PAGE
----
Hello! Welcome to the Mammal Studies department everyone! I’m Professor Bertie Bear! Here we will learn the basics of being a mammal. Let’s get started!
Number of mammal species- 4475. They occupy every kind of habitat on earth including oceans and the icy poles.
- They have fur and/or hair. Even cetaceans have hair, generally a few chin hairs when they are born that fall out. Mammal fur/hair is made of the protein keratin, including whiskers, spines and rhino horns.
- Mammals give birth to live young- except the platypus and echidna, who lay eggs.
- They give milk to their young through mammary glands.
- They are endothermic (warm blooded). They have sweat glands for regulating temperature. They must eat often to keep their body temperature regulated.
- Mammals are vertebrates.
Mammals have two layers of skin. The top layer is the epidermis that is made up of dead skin cell. The inner layer is the dermis, which contains glands. Some mammals use these glands to communicate with each other, by marking territory or giving off scents to attract mates, etc…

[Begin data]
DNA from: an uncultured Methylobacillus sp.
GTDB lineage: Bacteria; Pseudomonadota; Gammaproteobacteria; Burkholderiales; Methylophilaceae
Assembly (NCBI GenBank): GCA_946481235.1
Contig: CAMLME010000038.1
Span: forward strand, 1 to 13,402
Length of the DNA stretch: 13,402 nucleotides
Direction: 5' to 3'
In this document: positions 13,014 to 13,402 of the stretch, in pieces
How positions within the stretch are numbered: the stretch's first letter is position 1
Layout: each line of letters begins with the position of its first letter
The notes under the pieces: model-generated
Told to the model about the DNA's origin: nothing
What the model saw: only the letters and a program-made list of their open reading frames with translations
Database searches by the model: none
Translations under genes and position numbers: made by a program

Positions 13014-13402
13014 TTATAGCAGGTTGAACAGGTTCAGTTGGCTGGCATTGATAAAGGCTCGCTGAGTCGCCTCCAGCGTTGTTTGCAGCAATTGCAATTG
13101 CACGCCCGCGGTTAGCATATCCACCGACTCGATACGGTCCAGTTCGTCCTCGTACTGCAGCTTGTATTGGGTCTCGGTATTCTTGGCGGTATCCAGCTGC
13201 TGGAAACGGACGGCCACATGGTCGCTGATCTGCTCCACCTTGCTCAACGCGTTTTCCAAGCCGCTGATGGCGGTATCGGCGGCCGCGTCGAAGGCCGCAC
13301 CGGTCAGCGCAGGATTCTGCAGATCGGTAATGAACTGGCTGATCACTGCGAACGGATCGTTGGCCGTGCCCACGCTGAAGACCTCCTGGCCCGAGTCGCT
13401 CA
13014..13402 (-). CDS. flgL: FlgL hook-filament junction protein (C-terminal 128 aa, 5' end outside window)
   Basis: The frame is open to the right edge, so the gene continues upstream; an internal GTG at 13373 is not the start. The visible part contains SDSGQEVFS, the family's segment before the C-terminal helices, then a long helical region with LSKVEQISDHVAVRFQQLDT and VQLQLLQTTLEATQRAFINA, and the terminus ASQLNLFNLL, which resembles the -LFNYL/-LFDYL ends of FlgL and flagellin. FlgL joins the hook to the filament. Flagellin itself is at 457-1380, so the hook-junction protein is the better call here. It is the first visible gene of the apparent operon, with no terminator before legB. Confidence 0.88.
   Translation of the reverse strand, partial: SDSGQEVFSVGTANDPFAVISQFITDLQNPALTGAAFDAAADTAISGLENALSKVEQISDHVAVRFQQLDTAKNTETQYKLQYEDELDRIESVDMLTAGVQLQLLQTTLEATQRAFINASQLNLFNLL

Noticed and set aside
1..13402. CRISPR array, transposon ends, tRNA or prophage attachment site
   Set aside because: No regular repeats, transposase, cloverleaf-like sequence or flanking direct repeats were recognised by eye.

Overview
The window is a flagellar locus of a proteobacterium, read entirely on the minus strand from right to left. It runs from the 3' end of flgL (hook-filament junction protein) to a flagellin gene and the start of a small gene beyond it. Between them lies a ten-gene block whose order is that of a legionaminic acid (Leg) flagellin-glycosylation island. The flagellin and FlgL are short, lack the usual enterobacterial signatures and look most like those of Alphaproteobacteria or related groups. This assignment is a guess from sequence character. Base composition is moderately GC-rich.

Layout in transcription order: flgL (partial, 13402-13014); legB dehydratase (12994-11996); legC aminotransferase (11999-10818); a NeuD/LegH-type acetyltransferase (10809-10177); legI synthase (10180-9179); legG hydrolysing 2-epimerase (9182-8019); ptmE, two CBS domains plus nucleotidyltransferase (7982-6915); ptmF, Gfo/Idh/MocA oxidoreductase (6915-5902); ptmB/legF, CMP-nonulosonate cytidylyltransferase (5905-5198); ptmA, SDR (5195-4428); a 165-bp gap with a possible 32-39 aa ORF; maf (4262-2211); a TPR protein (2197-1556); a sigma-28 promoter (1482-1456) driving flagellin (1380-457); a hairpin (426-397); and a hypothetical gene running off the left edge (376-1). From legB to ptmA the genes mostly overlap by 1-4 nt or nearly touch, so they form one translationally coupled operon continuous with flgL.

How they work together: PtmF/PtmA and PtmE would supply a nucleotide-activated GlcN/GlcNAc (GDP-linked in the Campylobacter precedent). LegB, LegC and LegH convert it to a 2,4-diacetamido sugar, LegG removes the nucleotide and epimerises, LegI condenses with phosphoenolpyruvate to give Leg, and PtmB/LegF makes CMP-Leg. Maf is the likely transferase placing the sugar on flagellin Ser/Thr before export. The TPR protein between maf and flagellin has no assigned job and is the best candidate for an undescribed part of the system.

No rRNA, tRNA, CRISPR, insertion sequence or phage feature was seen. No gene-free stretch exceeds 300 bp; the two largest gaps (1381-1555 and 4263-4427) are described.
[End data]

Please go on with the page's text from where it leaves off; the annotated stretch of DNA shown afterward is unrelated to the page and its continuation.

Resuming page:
Mammals have three types of teeth and a jaw that is attached to the skull. The three types of teeth include molars, incisors and canines. Baleen whales have teeth that are made of keratin and are like brooms.
Mammals give birth to live young, except for the monotremes- the platypus and the echinda lay eggs. Most mammals develop in a mother’s uterus, but the marsupials give birth to underdeveloped young that grow in a pouch- like kangaroos.
Mammals have several types of locomotion, including walking on all four feet- quadrupeds, walking on two feet- bipeds, flight- only bats and swimming with fins.
Many mammals are social and intelligent. In mammals, like the great apes,they even share culture with each other. Some mammals are known to be tool makers and tool users.
Mammals make up the largest animals on the planet- the elephant is the largest land animal and the blue whale is the largest animal on earth! Mammals include you humans too!